As the sun rose into a cloudless sky, three single gray whales and one mother-calf pair swam near National Geographic Sea Bird as we cruised to an anchorage near Bocca de Soledad. The whales turned out to be a great omen, as the three-hour whale watching excursion from pangas after breakfast was in the ‘wow10’ category! Unusually flat seas revealed so many whales that the collective blows at any one time resembled a geyser field in Yellowstone. We saw another mother-calf pair, flukes upraised before a dive, numerous breaches and spy-hops, and individuals surfacing so close to the pangas that we could smell the breath and feel the mist. All the naturalists said that it was unlike anything they have ever experienced. It definitely was a morning to cherish and re-live through mental images and photos.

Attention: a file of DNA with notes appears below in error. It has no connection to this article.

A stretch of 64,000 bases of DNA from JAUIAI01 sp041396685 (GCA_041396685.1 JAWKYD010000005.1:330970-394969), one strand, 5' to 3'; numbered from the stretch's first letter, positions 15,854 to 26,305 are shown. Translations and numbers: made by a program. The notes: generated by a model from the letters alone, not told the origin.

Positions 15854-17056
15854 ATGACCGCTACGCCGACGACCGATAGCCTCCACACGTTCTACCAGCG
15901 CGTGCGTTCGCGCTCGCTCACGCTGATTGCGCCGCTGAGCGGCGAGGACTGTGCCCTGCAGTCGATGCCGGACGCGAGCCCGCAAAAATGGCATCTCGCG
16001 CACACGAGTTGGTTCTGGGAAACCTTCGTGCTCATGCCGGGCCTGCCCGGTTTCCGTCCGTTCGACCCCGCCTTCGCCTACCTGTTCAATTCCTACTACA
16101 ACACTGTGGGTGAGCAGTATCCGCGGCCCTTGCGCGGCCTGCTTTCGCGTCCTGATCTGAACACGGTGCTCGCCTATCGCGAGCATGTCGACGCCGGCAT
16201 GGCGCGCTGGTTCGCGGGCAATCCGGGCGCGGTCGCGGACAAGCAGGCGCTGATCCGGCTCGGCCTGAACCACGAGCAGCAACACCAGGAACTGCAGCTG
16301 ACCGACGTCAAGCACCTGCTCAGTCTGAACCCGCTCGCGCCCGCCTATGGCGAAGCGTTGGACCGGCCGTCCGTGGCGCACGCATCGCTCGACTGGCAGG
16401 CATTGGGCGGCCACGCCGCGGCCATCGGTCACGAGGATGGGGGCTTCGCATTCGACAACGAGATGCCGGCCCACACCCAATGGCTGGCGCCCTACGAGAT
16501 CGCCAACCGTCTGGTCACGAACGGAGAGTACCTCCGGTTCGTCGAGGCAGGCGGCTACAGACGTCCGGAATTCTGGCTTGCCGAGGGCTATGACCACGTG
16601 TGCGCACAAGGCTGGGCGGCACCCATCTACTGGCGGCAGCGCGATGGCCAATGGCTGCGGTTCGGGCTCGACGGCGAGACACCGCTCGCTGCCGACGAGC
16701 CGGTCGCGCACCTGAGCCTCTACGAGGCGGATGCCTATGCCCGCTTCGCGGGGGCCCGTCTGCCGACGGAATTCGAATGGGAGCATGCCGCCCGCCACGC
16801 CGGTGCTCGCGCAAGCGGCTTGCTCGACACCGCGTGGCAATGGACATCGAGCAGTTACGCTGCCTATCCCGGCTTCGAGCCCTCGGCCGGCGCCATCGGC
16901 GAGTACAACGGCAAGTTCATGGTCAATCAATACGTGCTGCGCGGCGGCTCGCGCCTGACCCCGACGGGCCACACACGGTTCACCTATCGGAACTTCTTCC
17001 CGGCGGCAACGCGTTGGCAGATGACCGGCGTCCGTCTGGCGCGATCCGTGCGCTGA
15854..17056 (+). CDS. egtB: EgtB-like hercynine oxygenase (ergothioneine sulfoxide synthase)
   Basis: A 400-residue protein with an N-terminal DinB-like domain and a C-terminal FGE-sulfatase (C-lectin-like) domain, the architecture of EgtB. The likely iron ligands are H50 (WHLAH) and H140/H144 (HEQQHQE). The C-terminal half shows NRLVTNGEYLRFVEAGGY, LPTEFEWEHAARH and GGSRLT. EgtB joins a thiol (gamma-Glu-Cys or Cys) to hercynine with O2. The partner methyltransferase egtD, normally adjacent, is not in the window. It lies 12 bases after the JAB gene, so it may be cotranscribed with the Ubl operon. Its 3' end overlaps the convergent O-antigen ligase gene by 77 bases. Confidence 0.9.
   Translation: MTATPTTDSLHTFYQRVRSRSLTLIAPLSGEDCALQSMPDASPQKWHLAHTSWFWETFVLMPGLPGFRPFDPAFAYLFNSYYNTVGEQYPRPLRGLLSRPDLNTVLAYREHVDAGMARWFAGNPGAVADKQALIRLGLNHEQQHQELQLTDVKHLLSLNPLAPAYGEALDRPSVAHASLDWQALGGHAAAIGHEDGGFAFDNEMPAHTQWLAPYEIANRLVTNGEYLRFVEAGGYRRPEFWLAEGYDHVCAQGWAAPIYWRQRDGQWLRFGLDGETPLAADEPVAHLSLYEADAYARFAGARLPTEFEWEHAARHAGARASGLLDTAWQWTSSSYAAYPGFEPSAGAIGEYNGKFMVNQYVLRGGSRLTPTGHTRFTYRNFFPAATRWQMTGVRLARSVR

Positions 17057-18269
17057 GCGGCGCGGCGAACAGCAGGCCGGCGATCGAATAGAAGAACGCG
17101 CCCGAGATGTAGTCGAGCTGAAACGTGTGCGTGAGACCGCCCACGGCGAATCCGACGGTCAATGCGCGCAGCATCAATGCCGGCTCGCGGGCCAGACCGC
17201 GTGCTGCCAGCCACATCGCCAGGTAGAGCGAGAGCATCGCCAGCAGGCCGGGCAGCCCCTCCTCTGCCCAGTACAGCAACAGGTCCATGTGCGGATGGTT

After lunch, we sailed south through the Canal de Soledad, again observing all sorts of water birds in the mangroves and along the shore. Bottlenose dolphins were observed occasionally and a few briefly rode National Geographic Sea Bird’s bow.

Mid-afternoon, we anchored off a small beach and hiked over the ever-changing sand dunes to the majestic and expansive Sand Dollar Beach facing the open Pacific Ocean.